“Adult bed bugs were exposed to the sublethal temperatures 34.0°C, 35.5°C, 37.0°C, 38.5°C, or 40.0°C for 3, 6, or 9 days. The two uppermost temperatures induced 100% mortality within 9 and 2 days, respectively, whereas 34.0°C had no observable effect. The intermediate temperatures interacted with time to induce a limited level of mortality but had distinct effects on fecundity, reflected by decreases in the number of eggs produced and hatching success. Adult fecundity remained low for up to 40 days after heat exposure, and the time until fertility was restored correlated with the temperature-sum experienced during heat exposure. Three or 6 days of parental exposure to 38.5°C significantly lowered their offspring’s feeding and moulting ability, which consequently led to a failure to continue beyond the third instar. Eggs that were deposited at 22.0°C before being exposed to 37.0°C for 3 or 6 days died, whereas eggs that were exposed to lower temperatures were not significantly affected. Eggs that were deposited during heat treatment exhibited high levels of mortality also at 34.0°C and 35.5°C. The observed negative effects of temperatures between 34.0°C and 40.0°C may be utilized in pest management, and sublethal temperature exposure ought to be further investigated as an additional tool to decimate or potentially eradicate bed bug populations. The effect of parental heat exposure on progeny demonstrates the importance of including maternal considerations when studying bed bug environmental stress reactions.”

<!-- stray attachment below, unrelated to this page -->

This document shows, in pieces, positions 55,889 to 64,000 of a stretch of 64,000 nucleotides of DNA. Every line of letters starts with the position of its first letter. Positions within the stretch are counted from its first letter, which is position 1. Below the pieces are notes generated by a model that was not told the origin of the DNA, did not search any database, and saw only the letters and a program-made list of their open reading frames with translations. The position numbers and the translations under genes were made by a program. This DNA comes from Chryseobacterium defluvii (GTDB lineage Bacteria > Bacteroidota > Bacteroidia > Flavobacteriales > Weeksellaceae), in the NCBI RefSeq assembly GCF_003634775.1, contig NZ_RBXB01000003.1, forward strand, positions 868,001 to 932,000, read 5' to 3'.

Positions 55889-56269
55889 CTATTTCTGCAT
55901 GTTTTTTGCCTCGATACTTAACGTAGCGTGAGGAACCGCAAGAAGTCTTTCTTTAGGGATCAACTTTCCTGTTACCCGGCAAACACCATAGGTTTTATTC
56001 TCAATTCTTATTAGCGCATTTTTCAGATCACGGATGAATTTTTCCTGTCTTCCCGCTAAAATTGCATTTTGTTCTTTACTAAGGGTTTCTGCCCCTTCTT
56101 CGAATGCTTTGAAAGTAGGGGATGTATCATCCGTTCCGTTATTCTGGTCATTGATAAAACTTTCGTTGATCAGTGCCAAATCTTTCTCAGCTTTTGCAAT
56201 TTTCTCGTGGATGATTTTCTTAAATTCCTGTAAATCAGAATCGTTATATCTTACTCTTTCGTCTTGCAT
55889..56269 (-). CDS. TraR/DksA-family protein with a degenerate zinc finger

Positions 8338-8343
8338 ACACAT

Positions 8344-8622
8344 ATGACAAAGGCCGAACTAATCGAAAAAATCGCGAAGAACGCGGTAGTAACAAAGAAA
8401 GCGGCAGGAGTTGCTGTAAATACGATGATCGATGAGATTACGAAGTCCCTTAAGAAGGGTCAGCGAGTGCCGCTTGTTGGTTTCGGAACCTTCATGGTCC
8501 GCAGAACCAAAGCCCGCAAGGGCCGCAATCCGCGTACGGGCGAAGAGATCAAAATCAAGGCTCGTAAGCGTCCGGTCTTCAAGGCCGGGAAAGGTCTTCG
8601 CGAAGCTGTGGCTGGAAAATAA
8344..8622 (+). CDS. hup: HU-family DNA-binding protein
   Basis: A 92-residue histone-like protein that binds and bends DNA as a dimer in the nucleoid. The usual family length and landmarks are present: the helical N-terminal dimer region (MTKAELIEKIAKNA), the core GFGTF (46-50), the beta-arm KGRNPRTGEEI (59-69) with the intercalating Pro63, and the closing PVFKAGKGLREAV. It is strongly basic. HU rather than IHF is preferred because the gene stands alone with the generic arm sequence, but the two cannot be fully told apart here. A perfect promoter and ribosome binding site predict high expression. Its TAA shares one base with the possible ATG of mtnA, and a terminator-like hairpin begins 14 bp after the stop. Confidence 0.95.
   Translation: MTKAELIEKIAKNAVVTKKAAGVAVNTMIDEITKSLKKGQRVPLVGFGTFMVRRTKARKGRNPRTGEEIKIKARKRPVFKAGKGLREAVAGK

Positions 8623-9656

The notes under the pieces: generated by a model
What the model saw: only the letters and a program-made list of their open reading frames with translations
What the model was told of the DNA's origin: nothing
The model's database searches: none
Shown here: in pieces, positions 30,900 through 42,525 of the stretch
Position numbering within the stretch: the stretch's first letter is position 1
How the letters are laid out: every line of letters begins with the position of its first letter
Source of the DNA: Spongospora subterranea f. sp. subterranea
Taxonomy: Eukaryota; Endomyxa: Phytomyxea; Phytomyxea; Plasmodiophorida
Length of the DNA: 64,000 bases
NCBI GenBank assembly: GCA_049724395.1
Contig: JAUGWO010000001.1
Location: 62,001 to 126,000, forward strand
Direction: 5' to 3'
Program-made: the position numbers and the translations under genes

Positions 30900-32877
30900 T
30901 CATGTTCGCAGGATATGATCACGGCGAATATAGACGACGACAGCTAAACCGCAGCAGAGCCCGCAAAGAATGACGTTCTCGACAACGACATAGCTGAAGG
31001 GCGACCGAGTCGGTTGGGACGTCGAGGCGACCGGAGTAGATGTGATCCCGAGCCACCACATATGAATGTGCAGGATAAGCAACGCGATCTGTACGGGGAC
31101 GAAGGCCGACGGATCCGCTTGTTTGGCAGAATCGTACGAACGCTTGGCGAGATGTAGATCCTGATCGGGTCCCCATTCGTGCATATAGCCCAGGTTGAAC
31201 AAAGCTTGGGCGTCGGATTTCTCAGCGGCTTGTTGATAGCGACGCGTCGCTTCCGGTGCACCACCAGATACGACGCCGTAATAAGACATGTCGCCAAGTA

Olson J. F., M. Eaton, S. A. Kells, V. Morin, and C. Wang2013. Cold tolerance of bed bugs and practical recommendations for control. Journal of Economic Entomology. 106(6): 2433-2441. doi:10.1603/EC13032